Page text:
America’s Disaster if We Don’t Solve Our Medical Care System

Posted on May 31st, 2007 in Health by Robert Miller

The United States of America spends more per capita on health care than any other Western nation, yet we have more than 44 million Americans uninsured. A significant portion of our medical costs are created by administrative charges which constitute about 37% of our medical bills. For the past forty years, the growth in per capita health care costs has outstripped the growth in per capita income, so that by the year 2022, given the present rate of growth, the annual health care growth costs will consume half of our economic growth and all of our economic growth by 2051. Even for those insured, the co-pays and cost of drugs inhibit people from seeking health care until their problems become more serious, at which time the costs of treating them are usually much higher. It is completely silly that if an employee loses or quits his/her job their health insurance is also lost. If our objective is to make sure that our citizens are covered for their health care needs, the employee based system of health insurance needs to go. Bush’s plan, to have employees get a tax credit for purchasing their own health insurance coverage after leaving a place of employment doesn’t do anything other than put a band-aid on a major hemorrhage in America. We need a fix.

Where is the U.S. on the Global Peace Index?

Posted on May 30th, 2007 in Politics by Robert Miller

A new effort has been launched as the Global Peace Index. This index was brought about by a consortium of influences which converged on a group within “The Economist” publication office who developed a model that attempts to evaluate the positive influence that any country has in developing both internal and external peace. Numerous criteria were used to derive the peace index score and they included things like the size of the military, the number of conflicts the country has had under UN supervision vs without it and the magnitude of external sales of military hardware. But the index goes much deeper than that because it also attempts to score internal issues like education, the system of government, the degree of participation of citizens, the level of gender equity, the rate of incarceration, the density of police officers and includes issues like the international reputation that the country has for peaceful activity. For each of these categories, a score of 1-5 was entered with 1 being the best. According to this scorecard, the U.S. ranks 96th out of 121 nations and it is not hard to understand how we scored so poorly. On the other hand, Norway was number 1, with New Zealand and Denmark right behind; it is worth looking at the scores these countries get and thinking about each of the categories. Do you want to guess whether anyone covering the White House will ask the President if he has read the peace index data? (“flawed data”)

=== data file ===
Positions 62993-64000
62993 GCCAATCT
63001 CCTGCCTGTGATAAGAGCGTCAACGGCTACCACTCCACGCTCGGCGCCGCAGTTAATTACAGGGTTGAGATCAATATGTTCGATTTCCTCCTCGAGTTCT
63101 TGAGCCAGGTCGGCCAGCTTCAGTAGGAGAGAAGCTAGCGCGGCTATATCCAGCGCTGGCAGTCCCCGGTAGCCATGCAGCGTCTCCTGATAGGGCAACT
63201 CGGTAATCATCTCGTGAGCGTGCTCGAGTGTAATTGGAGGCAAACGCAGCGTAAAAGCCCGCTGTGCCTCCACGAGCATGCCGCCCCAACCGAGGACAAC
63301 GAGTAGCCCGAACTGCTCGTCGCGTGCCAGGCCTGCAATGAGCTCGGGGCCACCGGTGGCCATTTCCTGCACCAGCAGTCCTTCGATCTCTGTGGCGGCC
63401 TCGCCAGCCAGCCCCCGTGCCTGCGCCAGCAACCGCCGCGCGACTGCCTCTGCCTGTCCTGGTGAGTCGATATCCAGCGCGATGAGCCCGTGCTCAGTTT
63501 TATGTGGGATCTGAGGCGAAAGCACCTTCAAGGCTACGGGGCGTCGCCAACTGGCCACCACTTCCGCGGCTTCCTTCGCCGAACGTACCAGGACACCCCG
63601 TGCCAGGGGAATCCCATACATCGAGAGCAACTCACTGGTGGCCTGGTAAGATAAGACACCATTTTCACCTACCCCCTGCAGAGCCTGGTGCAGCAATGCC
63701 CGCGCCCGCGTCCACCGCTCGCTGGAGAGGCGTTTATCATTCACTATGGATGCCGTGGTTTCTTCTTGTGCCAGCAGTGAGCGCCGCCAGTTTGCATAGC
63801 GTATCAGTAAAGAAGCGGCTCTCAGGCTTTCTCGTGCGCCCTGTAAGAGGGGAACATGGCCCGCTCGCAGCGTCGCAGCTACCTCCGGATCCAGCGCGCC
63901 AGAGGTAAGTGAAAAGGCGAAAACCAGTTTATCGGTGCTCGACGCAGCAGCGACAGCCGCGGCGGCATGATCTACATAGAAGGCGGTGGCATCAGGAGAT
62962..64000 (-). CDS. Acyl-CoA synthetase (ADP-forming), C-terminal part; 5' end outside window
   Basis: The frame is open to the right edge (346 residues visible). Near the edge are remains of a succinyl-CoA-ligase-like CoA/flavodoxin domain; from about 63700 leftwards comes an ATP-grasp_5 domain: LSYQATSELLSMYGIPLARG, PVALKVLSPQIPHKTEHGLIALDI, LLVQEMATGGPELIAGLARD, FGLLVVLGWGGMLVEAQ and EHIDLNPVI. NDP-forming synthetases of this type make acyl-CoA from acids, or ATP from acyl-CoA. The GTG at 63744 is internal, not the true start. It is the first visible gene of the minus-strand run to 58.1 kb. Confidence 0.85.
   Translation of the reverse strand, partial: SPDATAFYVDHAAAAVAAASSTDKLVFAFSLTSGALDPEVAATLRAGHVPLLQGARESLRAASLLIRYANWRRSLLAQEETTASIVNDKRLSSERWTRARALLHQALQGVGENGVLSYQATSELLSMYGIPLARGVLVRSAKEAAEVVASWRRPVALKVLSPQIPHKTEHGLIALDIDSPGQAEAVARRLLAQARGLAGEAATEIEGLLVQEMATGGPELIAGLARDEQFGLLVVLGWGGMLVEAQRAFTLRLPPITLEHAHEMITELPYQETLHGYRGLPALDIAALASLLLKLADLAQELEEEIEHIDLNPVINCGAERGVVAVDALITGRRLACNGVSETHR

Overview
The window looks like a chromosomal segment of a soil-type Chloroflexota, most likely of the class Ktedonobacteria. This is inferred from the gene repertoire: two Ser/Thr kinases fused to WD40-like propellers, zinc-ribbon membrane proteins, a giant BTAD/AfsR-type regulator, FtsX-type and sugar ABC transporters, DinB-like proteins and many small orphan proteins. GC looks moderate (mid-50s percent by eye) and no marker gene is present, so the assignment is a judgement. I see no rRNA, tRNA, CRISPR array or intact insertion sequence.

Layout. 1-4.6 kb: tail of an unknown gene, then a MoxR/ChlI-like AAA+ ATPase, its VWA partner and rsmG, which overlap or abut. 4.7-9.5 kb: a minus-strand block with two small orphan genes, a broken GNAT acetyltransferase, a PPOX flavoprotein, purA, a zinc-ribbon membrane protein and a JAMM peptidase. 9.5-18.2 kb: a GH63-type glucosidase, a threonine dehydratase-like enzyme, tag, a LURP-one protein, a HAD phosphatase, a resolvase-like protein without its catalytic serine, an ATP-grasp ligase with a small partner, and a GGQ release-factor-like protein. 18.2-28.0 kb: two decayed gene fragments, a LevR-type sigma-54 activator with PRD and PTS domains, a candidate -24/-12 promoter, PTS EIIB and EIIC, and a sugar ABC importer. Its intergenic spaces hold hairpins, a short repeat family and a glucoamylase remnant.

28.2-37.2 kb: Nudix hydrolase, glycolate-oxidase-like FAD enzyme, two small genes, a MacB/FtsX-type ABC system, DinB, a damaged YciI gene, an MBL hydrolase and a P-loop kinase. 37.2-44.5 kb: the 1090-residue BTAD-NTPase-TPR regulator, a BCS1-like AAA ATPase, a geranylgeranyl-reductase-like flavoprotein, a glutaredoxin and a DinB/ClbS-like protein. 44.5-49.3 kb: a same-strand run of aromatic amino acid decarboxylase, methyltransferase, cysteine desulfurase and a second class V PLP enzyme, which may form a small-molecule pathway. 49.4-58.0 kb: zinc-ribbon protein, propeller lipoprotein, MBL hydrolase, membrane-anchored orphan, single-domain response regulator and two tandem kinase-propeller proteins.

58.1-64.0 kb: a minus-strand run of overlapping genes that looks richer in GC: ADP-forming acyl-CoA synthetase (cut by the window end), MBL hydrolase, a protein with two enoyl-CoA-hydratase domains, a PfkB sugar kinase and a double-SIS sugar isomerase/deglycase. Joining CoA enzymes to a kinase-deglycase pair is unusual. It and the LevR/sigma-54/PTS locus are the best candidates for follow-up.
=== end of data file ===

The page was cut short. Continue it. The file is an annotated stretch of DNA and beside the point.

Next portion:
Employment for Paul Wolfowitz

Posted on May 29th, 2007 in Humor,Politics by Robert Miller

Having gotten us into a war we cannot win in Iraq, by advocating that our troops would be welcome and that no evidence was available to suggest that resident Iraqis would object to our arrival and then having alienated just about half the planet at the World Bank and most Europeans, Paul Wolfowitz will soon face unemployment. A person who is armed with that much lethality naturally concerns us and most Americans are interested in where his next employment might be, so that they can quickly disinvest in any related stock that might be in their portfolio. The good thing about this of course is that wherever Wolfowitz goes, Americans will become more knowledgeable about their own stock holdings and the extent to which they might errantly veer into a company that would be within the “Wolfowitz Walk Zone,” that swath of influence which might have a spillover effect in ways that at first seem unimaginable. Of course we are exposed to may outrageous theories which can readily be dismissed almost out of hand. For example, I just heard the other day that someone suggested Wolfowitz might be responsible for the decline in bee colonies that provide critical pollination to our crops. If so of course, one would want to immediately disinvest in almond farming which depend critically on bee pollinators in California.

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